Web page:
M&G’s Graham French has been selling down his exposure to commodities after falling prices and a ‘poorly managed’ sector hit the performance of his Global Basics fund last year.
French, who has run the £5.2bn fund since 2000, apologised to investors for his performance last year after lagging the sector substantially.
Global Basics has returned just over 1% over the past 12 months, leaving it bottom quartile of the IMA Global sector over that timeframe, as the majority of funds posted more significant gains.
French's relatively large weighting to commodity plays hurt performance, particularly in May, when the fund dropped almost 8% as forced selling hurt resources prices.
The manager acknowledged he should take "a bit of marginal criticism" for holding companies "we probably should not have owned" within the fund in 2012, but said his problem positions were now down to a minimum.
"There are two or three companies we probably should not have owned, but we did. The commodities cycle was coming to an end, and we have to take a bit of marginal criticism. But over the last 6-9 months this fund has done very well."
French said he had been able to achieve a positive return after "panicking early" and cutting his exposure to resources companies.
"If you are going to panic, panic early. We panicked earlier and got rid of our problems, hence why we produced a positive return last year," he said.
French has now cut exposure to resources companies within Global Basics, with significant 2012 disposals in oil & gas exploration firms like African Petroleum and Tullow Oil, as well as a variety of gold miners including Newmont Mining.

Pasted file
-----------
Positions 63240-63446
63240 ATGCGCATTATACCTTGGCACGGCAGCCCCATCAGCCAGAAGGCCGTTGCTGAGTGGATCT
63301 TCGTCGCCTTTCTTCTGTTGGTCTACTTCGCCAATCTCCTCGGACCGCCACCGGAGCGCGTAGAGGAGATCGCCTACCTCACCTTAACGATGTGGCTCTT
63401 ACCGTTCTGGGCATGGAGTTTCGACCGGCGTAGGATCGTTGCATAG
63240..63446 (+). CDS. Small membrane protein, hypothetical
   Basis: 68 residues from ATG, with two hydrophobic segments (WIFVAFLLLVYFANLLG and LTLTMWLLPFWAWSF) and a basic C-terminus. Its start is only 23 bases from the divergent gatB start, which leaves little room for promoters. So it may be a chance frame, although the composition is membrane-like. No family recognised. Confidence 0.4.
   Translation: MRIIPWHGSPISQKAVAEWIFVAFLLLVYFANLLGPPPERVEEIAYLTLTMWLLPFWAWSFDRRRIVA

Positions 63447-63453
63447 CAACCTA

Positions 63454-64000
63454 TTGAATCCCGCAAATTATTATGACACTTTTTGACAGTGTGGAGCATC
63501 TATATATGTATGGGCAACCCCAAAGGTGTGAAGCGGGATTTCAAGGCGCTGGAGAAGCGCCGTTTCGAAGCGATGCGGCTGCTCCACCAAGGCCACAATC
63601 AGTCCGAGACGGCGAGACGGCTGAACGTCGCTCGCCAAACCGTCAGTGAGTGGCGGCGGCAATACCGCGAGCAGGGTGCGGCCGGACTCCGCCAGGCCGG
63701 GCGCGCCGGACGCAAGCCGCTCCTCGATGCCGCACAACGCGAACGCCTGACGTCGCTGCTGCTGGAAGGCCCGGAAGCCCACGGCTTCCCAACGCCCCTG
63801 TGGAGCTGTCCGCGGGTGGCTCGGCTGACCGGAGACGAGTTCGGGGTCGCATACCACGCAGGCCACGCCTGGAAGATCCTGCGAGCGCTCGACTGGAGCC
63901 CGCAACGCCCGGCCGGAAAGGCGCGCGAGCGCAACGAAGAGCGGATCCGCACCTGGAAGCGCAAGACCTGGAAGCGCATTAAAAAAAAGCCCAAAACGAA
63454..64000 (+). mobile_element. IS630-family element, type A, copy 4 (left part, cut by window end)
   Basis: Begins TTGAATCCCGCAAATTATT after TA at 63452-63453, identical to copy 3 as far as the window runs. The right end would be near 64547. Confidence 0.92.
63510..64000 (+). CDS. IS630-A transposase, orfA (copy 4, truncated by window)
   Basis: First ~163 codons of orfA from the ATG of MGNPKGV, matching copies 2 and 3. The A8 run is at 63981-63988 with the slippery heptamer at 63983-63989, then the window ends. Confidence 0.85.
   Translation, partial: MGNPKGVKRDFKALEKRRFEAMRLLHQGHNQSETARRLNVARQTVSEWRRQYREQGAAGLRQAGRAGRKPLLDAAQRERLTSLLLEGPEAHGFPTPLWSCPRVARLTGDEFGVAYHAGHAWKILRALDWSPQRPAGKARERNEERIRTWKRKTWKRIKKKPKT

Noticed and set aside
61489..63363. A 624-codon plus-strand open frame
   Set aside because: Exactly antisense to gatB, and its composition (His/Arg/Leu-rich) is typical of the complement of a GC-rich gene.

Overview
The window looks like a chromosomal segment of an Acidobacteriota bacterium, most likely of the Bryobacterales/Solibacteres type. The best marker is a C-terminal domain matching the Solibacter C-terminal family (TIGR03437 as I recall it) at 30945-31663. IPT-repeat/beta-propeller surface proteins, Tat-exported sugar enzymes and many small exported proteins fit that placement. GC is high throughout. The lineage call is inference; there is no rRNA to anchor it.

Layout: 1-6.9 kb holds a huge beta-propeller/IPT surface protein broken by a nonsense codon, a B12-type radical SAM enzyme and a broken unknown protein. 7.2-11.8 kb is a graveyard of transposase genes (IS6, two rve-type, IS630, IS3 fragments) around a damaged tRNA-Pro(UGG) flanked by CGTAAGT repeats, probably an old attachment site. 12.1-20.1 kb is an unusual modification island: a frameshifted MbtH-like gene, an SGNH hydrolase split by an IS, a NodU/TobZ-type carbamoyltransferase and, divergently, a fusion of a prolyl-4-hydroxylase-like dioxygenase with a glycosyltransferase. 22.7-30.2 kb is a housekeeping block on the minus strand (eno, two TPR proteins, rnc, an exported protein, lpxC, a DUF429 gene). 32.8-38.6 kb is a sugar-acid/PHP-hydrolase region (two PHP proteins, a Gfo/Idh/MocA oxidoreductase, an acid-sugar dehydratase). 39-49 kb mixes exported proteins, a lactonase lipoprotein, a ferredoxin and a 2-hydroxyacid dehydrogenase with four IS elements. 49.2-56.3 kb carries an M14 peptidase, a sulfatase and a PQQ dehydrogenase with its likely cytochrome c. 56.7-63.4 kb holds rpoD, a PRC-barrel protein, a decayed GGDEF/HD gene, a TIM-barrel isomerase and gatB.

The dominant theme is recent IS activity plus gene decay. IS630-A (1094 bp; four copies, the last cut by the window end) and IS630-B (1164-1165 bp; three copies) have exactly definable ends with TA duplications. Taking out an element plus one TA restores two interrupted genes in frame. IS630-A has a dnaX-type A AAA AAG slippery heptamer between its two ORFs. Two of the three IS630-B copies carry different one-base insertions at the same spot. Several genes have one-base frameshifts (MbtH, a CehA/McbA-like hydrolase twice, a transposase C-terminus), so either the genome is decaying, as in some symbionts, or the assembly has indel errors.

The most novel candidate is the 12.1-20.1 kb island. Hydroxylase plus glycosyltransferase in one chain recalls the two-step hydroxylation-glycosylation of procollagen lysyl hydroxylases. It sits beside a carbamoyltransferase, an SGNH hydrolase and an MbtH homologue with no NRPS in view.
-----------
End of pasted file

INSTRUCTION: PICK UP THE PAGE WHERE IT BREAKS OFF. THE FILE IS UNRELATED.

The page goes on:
Mining, energy and precious metals companies now make up just over 15% of the fund, well down on the portfolio's historical levels of commodity exposure.
The manager is deeply critical of the "abhorrent" capital expenditure write-offs seen at major miners, such writedowns having reached $200bn over the past 18 months alone, according to internal M&G figures.
"The industry has over-capitalised itself. We are already up to about $200bn of capex that has had to be written off by the industry over the past 18 months. That is an abhorrent figure, and has been a consequence of poor management, nothing else. The industry needs to put its head down in shame for that."
"At about 4% of the fund, we are now at a stage where none of these [remaining challenges] are going to hurt us," he added.
Those challenges include positions in Hochschild Mining, where Argentinian profits may be repatriated by the state, and Aquila Resources, involved in a dispute over budgets with a joint venture partner.
Though he retains some commodity plays in the core of the portfolio, French has also been buying more consumer-focused stocks, with consumer goods and services now making up over 25% of the Global Basics portfolio via holdings such as Unilever and PZ Cussons.
Agriculture and food ingredients firms have also become more significant parts of the portfolio, accounting for around 24% of the fund as of end-February, the manager seeing such companies as a play on both emerging markets growth and the stability of food supplies.
"The horsemeat scandal in Europe is just another example of the importance people are going to put on the safety of food," French said.
At 6.1% of the portfolio, ingredients manufacturer Symrise is currently the fund's largest single position. French described the ingredients story - another way to play growth in emerging markets - as a "real sweet spot" for the fund.
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